Law Schools

Law School Applicants Up 3%, Lawyer Positions at Top Firms Down 4%

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The number of people applying to enter law school this fall increased 3 percent, even as the number of lawyers at the nation’s 250 largest law firms fell 4 percent last year.

The National Law Journal noted the statistics. The applicants were apparently hedging their bets with multiple applications, spurring a 7 percent increase in law school applications.

James Leipold, the executive director of NALP, formerly the National Association for Law Placement, told the NLJ he’s not surprised by the numbers. “It’s absolutely consistent with every recession we’ve seen, with more people looking to graduate programs and into law school,” Leipold said. “Historically, it’s not been a bad strategy. I do think, for the immediate future, there are going to be fewer entry-level jobs at law firms.”

The increase differs by gender. The percentage of male law school applicants increased by almost 5 percent, while the number of female applicants increased by only 1 percent. Sarah Zearfoss, assistant dean for admissions at the University of Michigan Law School, said the reason may be that women are more risk-averse and don’t want to take on more debt for law school.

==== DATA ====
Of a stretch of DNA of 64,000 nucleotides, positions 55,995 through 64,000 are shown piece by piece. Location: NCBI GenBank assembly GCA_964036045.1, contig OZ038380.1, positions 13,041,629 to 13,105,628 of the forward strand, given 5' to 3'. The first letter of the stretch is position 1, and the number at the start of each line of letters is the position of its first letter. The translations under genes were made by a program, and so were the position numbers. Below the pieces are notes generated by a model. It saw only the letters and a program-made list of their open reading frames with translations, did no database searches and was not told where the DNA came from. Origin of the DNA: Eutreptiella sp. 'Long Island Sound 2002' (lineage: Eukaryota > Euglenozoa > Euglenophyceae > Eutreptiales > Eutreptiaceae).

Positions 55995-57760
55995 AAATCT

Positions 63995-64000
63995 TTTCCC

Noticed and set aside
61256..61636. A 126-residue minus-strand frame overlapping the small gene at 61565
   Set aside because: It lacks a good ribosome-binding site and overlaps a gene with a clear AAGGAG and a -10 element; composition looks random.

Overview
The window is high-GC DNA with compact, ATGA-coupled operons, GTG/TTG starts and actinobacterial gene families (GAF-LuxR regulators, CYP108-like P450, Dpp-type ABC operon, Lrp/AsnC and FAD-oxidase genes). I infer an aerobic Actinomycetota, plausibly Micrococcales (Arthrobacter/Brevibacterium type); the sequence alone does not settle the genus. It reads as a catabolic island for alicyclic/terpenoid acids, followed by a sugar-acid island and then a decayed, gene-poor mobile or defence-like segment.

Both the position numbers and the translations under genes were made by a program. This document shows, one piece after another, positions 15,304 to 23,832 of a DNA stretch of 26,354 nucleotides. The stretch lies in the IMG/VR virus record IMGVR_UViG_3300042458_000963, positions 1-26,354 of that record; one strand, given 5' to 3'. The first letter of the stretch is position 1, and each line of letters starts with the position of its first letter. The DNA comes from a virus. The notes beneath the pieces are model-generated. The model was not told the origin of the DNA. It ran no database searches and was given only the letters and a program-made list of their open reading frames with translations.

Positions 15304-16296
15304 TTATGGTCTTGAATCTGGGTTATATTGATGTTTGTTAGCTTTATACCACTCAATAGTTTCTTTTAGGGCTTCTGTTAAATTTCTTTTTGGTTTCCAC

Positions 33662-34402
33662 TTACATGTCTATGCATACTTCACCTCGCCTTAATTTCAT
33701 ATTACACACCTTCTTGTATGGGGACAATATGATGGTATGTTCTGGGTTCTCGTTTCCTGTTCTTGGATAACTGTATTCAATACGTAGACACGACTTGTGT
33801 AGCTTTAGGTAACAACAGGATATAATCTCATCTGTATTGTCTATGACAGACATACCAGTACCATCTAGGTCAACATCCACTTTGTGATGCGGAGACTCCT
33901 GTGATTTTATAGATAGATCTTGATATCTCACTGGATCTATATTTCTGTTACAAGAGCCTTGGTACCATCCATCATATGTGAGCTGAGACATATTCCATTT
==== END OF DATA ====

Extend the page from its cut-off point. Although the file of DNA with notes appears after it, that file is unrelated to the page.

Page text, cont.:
Public law schools, which tend to be less expensive, saw some of the biggest increases in applicants. Applications were up 70 percent at the University of Alabama, 65 percent at the University of Maine, 37 percent at the University of Illinois, and 36 percent at the University of Iowa, the story says.

The NLJ identifies other law schools seeing big increases as Cornell (up 50 percent) and Duke (up 25 percent).

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